I got into Tom Waits when I was at uni and started expanding my musical taste beyond Supertramp, ELO and Elton John (who are still all-timers for me, but they were literally all I listened to throughout my teens and it was high time I tried something new, by which of course I mean “something else from the 70s”). Tom Waits’s music caught my imagination like nothing I’d ever heard before, and I devoured everything he’d ever written and recorded within the space of a few months, and occasionally watched or read interviews he’d given over the years.

For those unfamiliar with Waits’s work, he’s always been notoriously hard to pin down in interviews. This interview from 1979 has been memed to death as a potential inspiration for Heath Ledger’s Joker, but it’s also a really good example of Waits’s default position in response to scrutiny, which is to dial up his affectations and disappear into a character. Sometimes it struck me as shyness, but gradually I got more of a handle on it – he simply didn’t like giving people access to his real self, so he kept the mask on. His songs are famously inscrutable – they don’t deal much in personal truths, instead inhabiting strange, fantastical worlds that feel like movie sets or dreamscapes, although the snatches of emotion you glimpse in them feel potent and real – all the more real for the fact that you can’t really understand the context they’re unfolding in.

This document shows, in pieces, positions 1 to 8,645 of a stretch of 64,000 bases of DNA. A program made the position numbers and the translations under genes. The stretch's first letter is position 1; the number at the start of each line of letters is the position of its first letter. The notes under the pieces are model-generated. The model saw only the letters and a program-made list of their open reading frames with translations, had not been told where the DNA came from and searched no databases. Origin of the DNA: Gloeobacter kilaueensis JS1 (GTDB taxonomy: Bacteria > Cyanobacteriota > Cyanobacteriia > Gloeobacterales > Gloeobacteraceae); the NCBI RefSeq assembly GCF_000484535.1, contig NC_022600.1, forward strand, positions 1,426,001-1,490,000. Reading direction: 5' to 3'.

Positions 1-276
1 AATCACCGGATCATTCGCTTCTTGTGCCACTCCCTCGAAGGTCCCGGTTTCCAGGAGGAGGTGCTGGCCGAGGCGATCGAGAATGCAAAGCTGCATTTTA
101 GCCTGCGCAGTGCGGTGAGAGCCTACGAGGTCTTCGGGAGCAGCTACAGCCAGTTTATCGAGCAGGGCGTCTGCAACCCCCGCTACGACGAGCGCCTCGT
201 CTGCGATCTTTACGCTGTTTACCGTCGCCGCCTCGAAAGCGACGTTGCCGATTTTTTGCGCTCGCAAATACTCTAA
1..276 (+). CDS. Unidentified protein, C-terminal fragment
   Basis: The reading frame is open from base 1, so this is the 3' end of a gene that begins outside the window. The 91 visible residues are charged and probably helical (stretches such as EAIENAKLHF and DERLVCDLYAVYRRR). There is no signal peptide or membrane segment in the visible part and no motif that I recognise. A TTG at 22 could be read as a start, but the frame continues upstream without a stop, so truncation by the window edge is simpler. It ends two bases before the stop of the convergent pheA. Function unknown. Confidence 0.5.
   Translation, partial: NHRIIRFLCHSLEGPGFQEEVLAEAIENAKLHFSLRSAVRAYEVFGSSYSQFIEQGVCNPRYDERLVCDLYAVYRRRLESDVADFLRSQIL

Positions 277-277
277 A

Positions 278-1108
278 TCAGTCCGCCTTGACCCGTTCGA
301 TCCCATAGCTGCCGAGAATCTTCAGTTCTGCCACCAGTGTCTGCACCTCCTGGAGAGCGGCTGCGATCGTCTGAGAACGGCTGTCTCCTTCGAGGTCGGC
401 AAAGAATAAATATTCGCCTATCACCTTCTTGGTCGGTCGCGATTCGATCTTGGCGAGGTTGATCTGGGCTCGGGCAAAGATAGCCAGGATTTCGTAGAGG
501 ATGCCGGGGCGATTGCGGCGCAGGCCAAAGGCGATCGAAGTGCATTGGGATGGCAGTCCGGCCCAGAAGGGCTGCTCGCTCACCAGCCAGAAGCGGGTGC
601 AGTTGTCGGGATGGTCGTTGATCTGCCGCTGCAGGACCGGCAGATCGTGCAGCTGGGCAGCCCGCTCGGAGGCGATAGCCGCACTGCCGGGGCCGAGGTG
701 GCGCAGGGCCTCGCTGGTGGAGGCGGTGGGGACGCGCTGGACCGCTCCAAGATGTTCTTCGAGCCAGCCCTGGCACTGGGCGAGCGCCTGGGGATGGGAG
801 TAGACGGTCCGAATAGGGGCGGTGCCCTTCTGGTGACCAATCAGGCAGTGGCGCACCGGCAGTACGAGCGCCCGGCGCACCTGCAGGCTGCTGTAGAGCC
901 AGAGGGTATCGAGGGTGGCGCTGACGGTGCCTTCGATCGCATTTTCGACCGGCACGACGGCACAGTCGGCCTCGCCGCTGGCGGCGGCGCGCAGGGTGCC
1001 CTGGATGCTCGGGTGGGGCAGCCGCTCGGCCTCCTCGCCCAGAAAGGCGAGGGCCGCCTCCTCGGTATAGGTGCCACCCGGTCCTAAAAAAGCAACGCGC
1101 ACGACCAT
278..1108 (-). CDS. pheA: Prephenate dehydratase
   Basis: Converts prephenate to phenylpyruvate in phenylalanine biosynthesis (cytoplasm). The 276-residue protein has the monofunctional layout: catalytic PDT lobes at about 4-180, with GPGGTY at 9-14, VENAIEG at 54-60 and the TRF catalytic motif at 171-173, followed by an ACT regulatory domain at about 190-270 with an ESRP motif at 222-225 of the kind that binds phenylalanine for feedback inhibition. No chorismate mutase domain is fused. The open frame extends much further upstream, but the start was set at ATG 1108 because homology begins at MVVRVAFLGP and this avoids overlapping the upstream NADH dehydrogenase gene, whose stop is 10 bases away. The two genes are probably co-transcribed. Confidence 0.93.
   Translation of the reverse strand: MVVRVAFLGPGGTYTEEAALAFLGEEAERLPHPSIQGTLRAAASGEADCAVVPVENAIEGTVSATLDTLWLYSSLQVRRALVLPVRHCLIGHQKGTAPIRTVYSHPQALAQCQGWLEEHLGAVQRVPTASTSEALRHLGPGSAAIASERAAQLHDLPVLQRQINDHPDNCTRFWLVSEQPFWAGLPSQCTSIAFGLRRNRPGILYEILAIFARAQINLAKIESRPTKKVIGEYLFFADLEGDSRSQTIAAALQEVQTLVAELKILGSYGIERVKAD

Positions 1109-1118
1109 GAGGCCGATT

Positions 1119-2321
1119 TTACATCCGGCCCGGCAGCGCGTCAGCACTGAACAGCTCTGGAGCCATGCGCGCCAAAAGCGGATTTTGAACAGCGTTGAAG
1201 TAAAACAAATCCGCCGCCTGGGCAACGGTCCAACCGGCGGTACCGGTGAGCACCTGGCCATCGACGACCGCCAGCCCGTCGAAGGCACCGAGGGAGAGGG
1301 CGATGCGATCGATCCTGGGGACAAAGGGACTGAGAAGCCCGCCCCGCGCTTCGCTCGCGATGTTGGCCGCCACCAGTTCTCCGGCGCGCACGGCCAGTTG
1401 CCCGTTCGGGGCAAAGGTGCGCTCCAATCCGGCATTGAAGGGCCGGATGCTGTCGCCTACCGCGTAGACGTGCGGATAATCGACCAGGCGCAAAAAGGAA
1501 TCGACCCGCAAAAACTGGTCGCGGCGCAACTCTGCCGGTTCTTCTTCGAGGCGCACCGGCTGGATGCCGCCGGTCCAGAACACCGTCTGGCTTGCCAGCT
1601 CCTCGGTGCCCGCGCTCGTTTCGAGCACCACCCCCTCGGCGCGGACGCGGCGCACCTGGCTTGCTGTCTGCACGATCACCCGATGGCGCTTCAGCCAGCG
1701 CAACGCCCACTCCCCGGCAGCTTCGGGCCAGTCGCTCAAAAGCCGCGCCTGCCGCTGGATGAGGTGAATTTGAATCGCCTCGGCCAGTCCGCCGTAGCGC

The more Waits wrote these songs that seemed to elude easy definition, and the more he attempted to wriggle away from direct questioning in interviews, the more people tried to pin him down to some sort of definitive reading of his work. Eventually, he came up with a stock response to the question “What are your songs about?” which he would trot out in interviews again and again:

“You know when your friend takes you to see a movie, and you’re sitting there in the cinema, and it’s a really, really bad movie? And then your friend leans over and goes “You know, this is based on a true story.” Does it really improve the film?”

When I was getting into Tom Waits, and also starting to perform stand-up comedy at the same time, I loved that answer. It seemed to express something I’d been trying to put into words about making and consuming creative work, and I’ve thought about it more or less constantly ever since.